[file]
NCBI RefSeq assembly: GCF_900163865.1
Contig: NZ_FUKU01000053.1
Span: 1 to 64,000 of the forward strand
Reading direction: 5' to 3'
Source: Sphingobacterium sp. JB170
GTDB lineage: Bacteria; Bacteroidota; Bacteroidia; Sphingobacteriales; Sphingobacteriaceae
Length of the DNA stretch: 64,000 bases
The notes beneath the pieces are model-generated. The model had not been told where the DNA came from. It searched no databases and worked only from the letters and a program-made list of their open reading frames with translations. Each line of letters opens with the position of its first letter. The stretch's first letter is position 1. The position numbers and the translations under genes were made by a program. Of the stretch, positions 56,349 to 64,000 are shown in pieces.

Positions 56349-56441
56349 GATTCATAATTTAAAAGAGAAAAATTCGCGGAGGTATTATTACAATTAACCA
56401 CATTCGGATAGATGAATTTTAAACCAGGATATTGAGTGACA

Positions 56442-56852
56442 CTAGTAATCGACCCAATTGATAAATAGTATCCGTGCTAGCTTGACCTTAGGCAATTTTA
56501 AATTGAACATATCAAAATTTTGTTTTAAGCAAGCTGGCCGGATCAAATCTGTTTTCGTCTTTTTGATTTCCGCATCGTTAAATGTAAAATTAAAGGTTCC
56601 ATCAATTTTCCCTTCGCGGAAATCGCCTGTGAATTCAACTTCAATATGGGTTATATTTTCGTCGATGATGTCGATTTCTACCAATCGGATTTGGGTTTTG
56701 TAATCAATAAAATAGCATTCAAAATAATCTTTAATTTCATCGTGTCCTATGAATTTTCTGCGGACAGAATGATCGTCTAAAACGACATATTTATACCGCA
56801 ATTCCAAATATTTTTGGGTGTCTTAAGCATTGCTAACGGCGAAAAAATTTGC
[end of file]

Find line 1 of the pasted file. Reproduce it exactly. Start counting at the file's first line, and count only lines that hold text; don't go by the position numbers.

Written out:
NCBI RefSeq assembly: GCF_900163865.1